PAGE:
Smellmarks: Trademarking Scents

I just got to a press release from a couple of weeks ago from the Scent Marketing Institute announcing winners of their first round of awards called SMItties. Interesting stuff. ScentSational Technologies make scented and flavored packaging. Scentys got recognized for "unique implementation of scent marketing technology by incorporating scent delivery systems in state of the art digital presentation devices."

Anyway, from there, I somehow ended up on a two-year-old article in New Scientist about attempts in Europe to trademark scents: "Applicants face a difficulty: they must attach a "graphic representation" of their smell to the 8 centimetre square box on the trademark application form."

"The French Institute for the Protection of Fragrances tried the most sciency-looking pitch: a green square with coloured stripes on it that is supposed to represent "a lawn-green note, citrus (bergamot, lemon), pink floral (orange blossom, hyacinth), musky". It was refused."

Which is also the answer to yesterday's riddle. For more details, go to this page and select "Olfactory" in the "Trademark type" drop-down.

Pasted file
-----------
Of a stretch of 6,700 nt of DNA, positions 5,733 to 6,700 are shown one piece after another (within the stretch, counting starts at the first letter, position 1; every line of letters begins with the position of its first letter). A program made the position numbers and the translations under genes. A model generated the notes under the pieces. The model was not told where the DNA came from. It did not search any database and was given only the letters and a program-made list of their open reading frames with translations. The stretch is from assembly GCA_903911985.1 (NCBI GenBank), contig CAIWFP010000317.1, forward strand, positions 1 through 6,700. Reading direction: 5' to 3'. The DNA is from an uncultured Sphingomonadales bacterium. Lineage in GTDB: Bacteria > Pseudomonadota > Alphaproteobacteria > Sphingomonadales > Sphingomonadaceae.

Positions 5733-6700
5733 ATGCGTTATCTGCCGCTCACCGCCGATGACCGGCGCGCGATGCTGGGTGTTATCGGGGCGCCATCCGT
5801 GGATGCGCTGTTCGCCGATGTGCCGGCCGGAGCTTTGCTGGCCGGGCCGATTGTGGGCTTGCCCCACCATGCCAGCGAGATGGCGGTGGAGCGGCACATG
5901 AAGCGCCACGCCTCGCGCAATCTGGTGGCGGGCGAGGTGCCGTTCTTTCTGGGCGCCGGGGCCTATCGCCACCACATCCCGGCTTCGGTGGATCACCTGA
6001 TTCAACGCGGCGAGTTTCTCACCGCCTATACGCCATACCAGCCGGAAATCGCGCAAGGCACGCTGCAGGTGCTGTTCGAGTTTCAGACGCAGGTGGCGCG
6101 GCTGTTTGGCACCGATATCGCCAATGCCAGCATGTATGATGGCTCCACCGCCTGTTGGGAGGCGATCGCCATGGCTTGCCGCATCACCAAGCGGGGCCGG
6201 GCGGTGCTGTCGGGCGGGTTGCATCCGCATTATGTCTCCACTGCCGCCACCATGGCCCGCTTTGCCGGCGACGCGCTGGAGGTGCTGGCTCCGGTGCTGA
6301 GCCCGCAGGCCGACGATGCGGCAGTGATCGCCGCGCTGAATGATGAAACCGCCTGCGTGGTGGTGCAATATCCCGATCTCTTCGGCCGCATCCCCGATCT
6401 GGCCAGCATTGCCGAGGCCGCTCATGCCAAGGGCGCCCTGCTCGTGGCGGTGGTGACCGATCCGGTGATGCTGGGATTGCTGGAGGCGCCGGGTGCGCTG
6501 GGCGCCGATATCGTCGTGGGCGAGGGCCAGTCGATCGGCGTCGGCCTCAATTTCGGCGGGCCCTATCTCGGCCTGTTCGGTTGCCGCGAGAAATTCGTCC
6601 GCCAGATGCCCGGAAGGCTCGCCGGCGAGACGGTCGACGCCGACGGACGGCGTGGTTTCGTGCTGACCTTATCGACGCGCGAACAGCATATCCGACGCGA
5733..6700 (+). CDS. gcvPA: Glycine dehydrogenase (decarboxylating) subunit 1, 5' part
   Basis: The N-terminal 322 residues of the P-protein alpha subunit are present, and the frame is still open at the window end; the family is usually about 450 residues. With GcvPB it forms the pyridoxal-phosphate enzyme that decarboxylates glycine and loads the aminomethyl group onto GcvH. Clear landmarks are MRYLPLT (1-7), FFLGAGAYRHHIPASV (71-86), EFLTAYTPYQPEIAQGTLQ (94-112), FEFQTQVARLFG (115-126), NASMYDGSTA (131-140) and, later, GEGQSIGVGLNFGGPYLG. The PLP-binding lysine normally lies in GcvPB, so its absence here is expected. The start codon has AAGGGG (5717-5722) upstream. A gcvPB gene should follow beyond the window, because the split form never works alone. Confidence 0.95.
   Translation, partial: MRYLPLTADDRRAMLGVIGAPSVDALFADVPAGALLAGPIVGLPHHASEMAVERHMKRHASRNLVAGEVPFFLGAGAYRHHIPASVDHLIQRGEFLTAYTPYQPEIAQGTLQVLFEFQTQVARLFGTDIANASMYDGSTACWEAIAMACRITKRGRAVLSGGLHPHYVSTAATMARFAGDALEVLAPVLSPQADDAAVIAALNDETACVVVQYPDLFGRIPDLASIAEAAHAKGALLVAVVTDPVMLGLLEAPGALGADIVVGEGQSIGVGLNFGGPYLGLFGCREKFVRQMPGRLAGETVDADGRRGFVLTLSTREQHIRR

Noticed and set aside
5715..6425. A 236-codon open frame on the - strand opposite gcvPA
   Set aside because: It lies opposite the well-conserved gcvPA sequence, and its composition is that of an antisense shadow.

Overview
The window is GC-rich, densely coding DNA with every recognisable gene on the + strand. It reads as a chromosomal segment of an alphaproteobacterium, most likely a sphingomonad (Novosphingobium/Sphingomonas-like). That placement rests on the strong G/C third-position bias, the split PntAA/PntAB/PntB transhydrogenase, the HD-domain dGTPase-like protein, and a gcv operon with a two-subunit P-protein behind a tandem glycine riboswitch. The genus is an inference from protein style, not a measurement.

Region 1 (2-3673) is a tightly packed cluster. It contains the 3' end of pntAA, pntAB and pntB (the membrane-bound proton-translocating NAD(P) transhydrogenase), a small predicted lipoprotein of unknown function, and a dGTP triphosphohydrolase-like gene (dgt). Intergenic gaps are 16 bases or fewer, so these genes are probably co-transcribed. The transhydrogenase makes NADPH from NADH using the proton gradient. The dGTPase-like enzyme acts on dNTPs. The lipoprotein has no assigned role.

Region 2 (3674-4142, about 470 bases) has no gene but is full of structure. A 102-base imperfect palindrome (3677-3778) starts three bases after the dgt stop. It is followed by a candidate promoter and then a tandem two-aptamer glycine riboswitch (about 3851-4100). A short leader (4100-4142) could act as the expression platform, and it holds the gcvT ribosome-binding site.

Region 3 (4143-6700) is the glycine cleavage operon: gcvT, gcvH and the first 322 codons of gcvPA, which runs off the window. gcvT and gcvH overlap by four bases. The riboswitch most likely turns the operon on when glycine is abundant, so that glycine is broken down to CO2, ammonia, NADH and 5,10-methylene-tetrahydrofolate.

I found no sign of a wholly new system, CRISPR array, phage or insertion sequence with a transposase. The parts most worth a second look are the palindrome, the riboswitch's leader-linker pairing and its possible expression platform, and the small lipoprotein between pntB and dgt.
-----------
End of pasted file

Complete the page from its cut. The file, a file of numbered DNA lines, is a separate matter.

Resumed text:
And here's a 2006 article in NYTimes about legal issues of recognizing scents as intellectual property.

Earlier on AdLab: a bottle of new car scent and other smelly articles.


  1. Ilya, visualizations of scents -- curious idea. In case anyone is interested, looked up the man who filed for the scentmark you posted.

    His name is Maitre Yann Kerlau, and he worked for Balenciaga Perfumes at the time the scent was filed. Here's a scentscription of the perfume:

    A rich woody oriental edt with notes of cinnamon, pepper, thyme, coriander, cardamom, galbunum, laurel, bergamot, Cyprinum vitae, patchouli, oak moss, honey, labdanum, vanilla and sandalwood, classified E4m. Discontinued (date unknown)

    thanks, interesting riddle.


  2. That's an interesting assignment, the transposition of senses. Reminds me of working with a music producer one time who said he heard colors. Our jingle turned out to be yellow.

  3. It's possible to trademark colors and sounds as well, not just smells.


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